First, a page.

This 400-year old Spanish structure is Saint Augustine’s most famous attraction. It was built by the Spanish colonizers over a 20-year period in the late 1600s to replace nine previous wooden fortifications. It effectively protected the colony’s strategic location and inhabitants from attacks by pirates and the British.
Today it is a National Monument run by the US National Parks Service (NPS). Occupying a 20 acre (8 ha) site, it is the oldest and best preserved masonry fort in the USA. Well, it’s not “masonry” in the usual sense, because it was built of coquina, a shell-rock that is soft and porous underground, but becomes hard when cut into blocks and exposed to air. Then it acts as a sort of structural shock-absorber, somewhat like tacky marshmallow, so that enemy cannon balls could only embed themselves in it without penetrating or exploding and splintering their target. The defenders, however, could counter with dozens of 6- and 18-pound cannons. This virtually impregnable tribute to Spanish military engineering was never captured. The use of coquina also lessened the amount of reconstruction the NPS had to do to prepare for its re-opening.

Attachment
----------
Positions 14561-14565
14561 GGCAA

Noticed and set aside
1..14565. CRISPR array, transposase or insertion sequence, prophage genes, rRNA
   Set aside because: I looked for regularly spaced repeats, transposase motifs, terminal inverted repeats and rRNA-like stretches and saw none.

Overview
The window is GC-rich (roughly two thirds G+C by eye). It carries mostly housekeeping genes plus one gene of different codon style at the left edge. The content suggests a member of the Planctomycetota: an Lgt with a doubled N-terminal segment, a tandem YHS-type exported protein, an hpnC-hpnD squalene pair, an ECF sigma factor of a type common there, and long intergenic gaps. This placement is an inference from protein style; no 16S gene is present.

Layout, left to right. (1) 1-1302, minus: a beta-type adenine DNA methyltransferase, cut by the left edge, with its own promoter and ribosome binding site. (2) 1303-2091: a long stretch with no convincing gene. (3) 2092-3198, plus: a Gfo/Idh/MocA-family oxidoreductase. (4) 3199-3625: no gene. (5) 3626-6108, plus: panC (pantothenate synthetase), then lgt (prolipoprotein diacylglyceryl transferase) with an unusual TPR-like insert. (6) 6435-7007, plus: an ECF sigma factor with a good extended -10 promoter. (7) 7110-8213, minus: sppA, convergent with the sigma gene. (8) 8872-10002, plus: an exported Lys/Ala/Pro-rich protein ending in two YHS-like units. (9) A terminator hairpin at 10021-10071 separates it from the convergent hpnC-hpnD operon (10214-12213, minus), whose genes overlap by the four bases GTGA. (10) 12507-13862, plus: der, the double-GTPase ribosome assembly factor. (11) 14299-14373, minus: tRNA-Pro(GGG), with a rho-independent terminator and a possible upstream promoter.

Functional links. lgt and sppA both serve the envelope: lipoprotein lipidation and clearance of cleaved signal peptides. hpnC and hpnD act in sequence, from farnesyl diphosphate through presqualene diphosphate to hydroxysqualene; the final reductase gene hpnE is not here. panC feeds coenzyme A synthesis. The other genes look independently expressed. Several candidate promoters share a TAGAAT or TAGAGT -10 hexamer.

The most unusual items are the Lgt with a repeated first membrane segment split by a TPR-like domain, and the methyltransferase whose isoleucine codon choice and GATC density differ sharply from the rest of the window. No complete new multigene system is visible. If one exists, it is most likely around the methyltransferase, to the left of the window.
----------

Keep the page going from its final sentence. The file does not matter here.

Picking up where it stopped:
El Castillo has had a fascinating history, including sheltering the
entire population of the colony during a 27-day siege in 1702 by British ships and troops, in which there were only two Spanish casualties. It has also flew six different flags over the centuries. There is far too much to tell in this article, so may I suggest http://www.exploresouthernhistory.com/castillodesanmarcos1.html
Tot: 1.843s; Tpl: 0.05s; cc: 18; qc: 103; dbt: 0.06s; 1; m:saturn w:www (18.104.22.168); sld: 1;
; mem: 1.5mb